Once upon a time in the U.S., not long ago, the “4% rule” was a reasonable (albeit very general) rule of thumb for everyone (including the wealthy) planning their retirement.  You probably could expect to spend around 4% of your assets annually and be unlikely to run out of money during the rest of your years.1

No longer.  The financial planner who devised the “4% rule” has declared it invalid, due to the lower returns and higher inflation all economists now see on the horizon.

We agree. It’s time to toss the 4% rule out the window, as spending that much every year might now lead anyone—yes, even those with great fortunes—to outspend their resources.

That means a burning question remains: How much might we safely spend every year in retirement? Our analysis suggests the new number is likely to be around 2% to 3% (depending upon complicating factors unique to each individual).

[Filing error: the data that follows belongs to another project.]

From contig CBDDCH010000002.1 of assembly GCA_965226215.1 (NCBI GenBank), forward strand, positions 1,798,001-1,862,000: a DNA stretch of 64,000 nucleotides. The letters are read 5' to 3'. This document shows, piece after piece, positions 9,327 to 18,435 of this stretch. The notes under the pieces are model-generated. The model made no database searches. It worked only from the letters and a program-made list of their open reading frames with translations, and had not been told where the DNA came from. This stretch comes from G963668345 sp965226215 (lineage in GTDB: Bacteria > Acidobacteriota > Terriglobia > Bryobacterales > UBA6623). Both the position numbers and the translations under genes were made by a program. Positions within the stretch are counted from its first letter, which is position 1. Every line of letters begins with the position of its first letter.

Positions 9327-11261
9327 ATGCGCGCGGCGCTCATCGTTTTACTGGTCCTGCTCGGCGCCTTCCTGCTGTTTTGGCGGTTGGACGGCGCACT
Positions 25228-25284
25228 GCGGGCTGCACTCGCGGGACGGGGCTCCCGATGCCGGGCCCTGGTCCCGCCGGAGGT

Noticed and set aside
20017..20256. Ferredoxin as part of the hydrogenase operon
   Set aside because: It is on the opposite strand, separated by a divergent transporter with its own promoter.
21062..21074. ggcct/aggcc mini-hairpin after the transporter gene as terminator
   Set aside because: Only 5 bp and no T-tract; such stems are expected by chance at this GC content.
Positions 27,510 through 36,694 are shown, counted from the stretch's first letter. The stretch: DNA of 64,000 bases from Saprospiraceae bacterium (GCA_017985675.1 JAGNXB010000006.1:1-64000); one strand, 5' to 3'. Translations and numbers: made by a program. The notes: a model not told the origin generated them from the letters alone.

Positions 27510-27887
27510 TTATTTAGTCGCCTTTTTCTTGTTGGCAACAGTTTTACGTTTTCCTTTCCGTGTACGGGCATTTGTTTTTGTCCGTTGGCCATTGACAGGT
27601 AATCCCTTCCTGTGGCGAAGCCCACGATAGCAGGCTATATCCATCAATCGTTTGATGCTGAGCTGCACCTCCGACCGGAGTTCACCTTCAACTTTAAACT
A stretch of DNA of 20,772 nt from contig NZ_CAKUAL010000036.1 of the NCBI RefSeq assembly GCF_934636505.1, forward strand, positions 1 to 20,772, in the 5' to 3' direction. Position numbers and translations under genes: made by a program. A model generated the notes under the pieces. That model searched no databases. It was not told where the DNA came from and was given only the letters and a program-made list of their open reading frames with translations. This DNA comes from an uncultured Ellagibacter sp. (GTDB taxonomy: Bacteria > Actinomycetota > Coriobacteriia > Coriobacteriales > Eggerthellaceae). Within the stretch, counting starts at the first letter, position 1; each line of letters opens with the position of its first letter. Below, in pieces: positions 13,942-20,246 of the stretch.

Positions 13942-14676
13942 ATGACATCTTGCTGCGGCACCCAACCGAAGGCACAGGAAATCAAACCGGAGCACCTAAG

These numbers mean you need to earmark between 30% to 50% more assets to be confident you are setting aside enough to fund your lifestyle in retirement. It also means close attention needs to be paid to assure you’re set up for success.  We suggest you:


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  • Find out what, precisely, your safe spending rate in retirement might be (and how much of your balance sheet you need to align to this goal)
  • Set your accounts up so that you can make the most out of all your funds

Here, we outline why everyone’s new number is likely to be somewhere between 2% and 3%; the complicating factors that can push an advisable annual spend rate higher or lower; and strategies designed to wring the most out of the assets you’ll use to fund your retirement.

Why you need to plan now for an annual retirement draw of 2% to 3%

Bill Bengen, now himself retired, first devised the 4% rule in 1994 and this rule provided general guidance for many for decades. Essentially his approach suggested that people plan to spend 4% of their assets in the first year of retirement, then adjust that amount annually for inflation. According to Bengen, this method would have kept a retiree from running out of money in every 30-year period since 1926, even during the worst economic times.2